Concerned by the continuing population decline that afflicts the world's largest country, the Duma (the lower house of parliament) has approved a bill according to which, all advertisements relating to practices of abortion must contain warnings about possible risks to the health of women. The draft has passed its third reading last July 1 and now awaits the green light from the Federation Council (Senate) and then its signing - virtually taken for granted – by President Dmitry Medvedev, who has always championed the values of life and family.
According to Russian press reports, it is an amendment to the law on advertising, which states that 10% of the space used to advertise abortion should also inform women about the possible negative consequences such as infertility. "The advertising for abortion should not contain statements on the safety of these health services," reads the text of the bill, released by news agencies. "These ads - said Viktor Zvagelsky, deputy of the ruling party United Russia – lead the young people to believe they will have no problems interrupting a pregnancy”, and he motivates the proposal of the new law with the "depressing" situation of abortions in Russia.
The Federation has one of the highest abortion rates in the world and for time now, experts have been speaking of "a demographic coma". According to figures published by the Duma website, in 2007, there were 1.5 million abortions. The Soviet Union was the first country to legalize abortion in 1920, banned again by Stalin (from 1936 until his death in 1954) interested in encouraging births. For the same purpose, the Communist Party also bestowed awards and money on the most prolific couples, but immediately after the collapse of the USSR the demographic decline has become unstoppable: from 1992 to 2008 the population fell by more than 12 million people to about 143 million. The United Nations estimates that by 2050, Russia will lose a fifth of its population, reaching 116 million. The phenomenon is due to a poor diet that causes heart problems, high rates of alcoholism among men, the spread of HIV / AIDS and the high number of violent deaths.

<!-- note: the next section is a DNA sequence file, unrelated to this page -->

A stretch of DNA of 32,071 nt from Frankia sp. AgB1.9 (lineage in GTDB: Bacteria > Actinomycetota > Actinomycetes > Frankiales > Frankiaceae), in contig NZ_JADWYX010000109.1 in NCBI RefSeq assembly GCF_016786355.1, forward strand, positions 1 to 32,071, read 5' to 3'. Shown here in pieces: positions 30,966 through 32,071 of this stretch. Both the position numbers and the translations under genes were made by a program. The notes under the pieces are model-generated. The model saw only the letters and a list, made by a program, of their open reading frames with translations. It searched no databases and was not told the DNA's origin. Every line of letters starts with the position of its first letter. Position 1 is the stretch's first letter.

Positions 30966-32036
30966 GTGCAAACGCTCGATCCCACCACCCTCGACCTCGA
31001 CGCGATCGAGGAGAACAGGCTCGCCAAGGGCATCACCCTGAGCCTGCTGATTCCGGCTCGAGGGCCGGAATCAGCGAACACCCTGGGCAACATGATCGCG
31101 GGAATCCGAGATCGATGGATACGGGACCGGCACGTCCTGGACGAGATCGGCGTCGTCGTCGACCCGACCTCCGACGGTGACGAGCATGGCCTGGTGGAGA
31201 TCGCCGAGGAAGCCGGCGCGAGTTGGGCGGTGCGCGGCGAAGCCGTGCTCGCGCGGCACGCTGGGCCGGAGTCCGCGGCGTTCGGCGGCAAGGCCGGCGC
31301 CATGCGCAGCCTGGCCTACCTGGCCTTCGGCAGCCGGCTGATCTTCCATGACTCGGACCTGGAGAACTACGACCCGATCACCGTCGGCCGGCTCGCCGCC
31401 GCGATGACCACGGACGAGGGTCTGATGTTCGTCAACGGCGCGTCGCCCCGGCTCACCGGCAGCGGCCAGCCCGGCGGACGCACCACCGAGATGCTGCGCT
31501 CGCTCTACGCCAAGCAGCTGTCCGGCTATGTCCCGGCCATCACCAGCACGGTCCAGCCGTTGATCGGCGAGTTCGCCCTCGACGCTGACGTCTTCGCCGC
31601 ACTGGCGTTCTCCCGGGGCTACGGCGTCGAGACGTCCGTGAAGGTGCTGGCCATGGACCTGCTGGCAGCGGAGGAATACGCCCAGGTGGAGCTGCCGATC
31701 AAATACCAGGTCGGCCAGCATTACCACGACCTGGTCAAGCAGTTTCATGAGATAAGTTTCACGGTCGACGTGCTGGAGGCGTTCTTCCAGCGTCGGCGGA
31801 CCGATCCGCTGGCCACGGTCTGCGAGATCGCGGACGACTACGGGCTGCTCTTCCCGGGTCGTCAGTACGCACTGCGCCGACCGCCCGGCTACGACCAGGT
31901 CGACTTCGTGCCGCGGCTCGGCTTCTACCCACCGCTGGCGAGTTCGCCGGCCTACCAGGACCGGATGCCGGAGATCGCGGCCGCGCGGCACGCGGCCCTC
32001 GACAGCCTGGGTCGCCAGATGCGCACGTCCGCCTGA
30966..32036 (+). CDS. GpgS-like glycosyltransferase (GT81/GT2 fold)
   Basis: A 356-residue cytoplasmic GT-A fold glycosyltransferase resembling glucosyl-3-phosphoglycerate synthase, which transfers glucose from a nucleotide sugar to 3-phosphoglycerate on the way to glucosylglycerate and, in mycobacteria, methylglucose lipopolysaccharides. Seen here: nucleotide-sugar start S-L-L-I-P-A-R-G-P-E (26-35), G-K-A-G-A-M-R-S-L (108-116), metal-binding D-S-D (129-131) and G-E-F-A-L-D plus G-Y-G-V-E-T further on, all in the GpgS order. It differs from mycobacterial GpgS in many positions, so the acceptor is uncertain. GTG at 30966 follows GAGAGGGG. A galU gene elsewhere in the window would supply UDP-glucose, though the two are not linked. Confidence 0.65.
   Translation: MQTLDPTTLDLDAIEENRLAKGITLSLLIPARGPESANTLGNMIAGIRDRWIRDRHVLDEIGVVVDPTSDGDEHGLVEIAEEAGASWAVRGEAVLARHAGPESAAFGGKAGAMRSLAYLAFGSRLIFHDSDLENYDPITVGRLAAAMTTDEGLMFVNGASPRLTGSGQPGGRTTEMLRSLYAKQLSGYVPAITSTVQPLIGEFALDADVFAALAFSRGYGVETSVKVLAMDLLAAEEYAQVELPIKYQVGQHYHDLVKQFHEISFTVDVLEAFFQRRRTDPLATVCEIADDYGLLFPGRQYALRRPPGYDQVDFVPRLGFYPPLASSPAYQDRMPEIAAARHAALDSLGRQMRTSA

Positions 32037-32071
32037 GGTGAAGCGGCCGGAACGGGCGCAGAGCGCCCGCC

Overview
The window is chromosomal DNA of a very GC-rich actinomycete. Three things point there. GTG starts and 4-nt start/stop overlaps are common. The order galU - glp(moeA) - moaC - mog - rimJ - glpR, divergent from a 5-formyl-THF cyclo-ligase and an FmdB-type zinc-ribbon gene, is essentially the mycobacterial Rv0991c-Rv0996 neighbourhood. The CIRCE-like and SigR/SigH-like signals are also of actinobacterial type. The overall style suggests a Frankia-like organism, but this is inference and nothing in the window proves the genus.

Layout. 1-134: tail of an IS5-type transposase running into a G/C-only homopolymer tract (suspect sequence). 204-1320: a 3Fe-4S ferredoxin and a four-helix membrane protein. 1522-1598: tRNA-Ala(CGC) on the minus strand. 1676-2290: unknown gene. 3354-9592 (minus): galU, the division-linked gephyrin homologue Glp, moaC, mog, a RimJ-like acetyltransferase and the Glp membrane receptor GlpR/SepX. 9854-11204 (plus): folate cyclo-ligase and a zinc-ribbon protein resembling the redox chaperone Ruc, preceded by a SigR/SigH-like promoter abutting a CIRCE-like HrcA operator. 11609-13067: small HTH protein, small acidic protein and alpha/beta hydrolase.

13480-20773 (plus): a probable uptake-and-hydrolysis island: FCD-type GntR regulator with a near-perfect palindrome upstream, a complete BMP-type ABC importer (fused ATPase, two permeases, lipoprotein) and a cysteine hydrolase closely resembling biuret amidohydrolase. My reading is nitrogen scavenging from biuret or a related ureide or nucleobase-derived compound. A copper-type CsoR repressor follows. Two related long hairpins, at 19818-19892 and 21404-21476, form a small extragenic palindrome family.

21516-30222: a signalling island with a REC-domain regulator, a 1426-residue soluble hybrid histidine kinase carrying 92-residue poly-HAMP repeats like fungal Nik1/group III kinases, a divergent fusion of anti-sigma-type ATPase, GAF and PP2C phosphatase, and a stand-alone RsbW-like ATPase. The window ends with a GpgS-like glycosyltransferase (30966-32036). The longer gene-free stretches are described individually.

To combat what Moscow sees as a real war for survival, the government also supports the Orthodox Church which for years has asked for more stringent measures to reduce the number of abortions. According to data from the Russian Social University, the annual abortion rate is far higher than official figures, and in reality is around three to four million.